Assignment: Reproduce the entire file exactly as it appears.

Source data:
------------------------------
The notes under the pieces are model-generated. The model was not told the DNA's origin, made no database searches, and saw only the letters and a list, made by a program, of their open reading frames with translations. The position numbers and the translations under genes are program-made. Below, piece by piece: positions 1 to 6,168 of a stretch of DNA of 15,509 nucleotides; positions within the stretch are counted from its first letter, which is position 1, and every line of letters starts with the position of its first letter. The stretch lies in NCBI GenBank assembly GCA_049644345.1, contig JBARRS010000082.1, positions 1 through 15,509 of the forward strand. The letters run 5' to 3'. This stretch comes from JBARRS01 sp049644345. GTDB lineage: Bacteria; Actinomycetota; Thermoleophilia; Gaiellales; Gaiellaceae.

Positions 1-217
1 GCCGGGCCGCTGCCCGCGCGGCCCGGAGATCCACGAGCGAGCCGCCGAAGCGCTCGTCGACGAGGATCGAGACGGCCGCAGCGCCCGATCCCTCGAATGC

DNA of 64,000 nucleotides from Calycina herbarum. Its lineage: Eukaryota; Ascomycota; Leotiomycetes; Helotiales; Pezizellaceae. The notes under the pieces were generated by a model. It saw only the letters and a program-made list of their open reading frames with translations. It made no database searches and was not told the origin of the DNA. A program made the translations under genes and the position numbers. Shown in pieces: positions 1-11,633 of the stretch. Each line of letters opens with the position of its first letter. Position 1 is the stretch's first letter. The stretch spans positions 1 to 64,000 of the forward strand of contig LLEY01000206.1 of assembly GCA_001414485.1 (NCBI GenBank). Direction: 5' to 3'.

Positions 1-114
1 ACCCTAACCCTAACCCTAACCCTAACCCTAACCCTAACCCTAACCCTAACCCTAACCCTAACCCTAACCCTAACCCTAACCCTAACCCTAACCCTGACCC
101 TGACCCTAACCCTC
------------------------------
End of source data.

The notes under the pieces are model-generated. The model was not told the DNA's origin, made no database searches, and saw only the letters and a list, made by a program, of their open reading frames with translations. The position numbers and the translations under genes are program-made. Below, piece by piece: positions 1 to 6,168 of a stretch of DNA of 15,509 nucleotides; positions within the stretch are counted from its first letter, which is position 1, and every line of letters starts with the position of its first letter. The stretch lies in NCBI GenBank assembly GCA_049644345.1, contig JBARRS010000082.1, positions 1 through 15,509 of the forward strand. The letters run 5' to 3'. This stretch comes from JBARRS01 sp049644345. GTDB lineage: Bacteria; Actinomycetota; Thermoleophilia; Gaiellales; Gaiellaceae.

Positions 1-217
1 GCCGGGCCGCTGCCCGCGCGGCCCGGAGATCCACGAGCGAGCCGCCGAAGCGCTCGTCGACGAGGATCGAGACGGCCGCAGCGCCCGATCCCTCGAATGC

DNA of 64,000 nucleotides from Calycina herbarum. Its lineage: Eukaryota; Ascomycota; Leotiomycetes; Helotiales; Pezizellaceae. The notes under the pieces were generated by a model. It saw only the letters and a program-made list of their open reading frames with translations. It made no database searches and was not told the origin of the DNA. A program made the translations under genes and the position numbers. Shown in pieces: positions 1-11,633 of the stretch. Each line of letters opens with the position of its first letter. Position 1 is the stretch's first letter. The stretch spans positions 1 to 64,000 of the forward strand of contig LLEY01000206.1 of assembly GCA_001414485.1 (NCBI GenBank). Direction: 5' to 3'.

Positions 1-114
1 ACCCTAACCCTAACCCTAACCCTAACCCTAACCCTAACCCTAACCCTAACCCTAACCCTAACCCTAACCCTAACCCTAACCCTAACCCTAACCCTGACCC
101 TGACCCTAACCCTC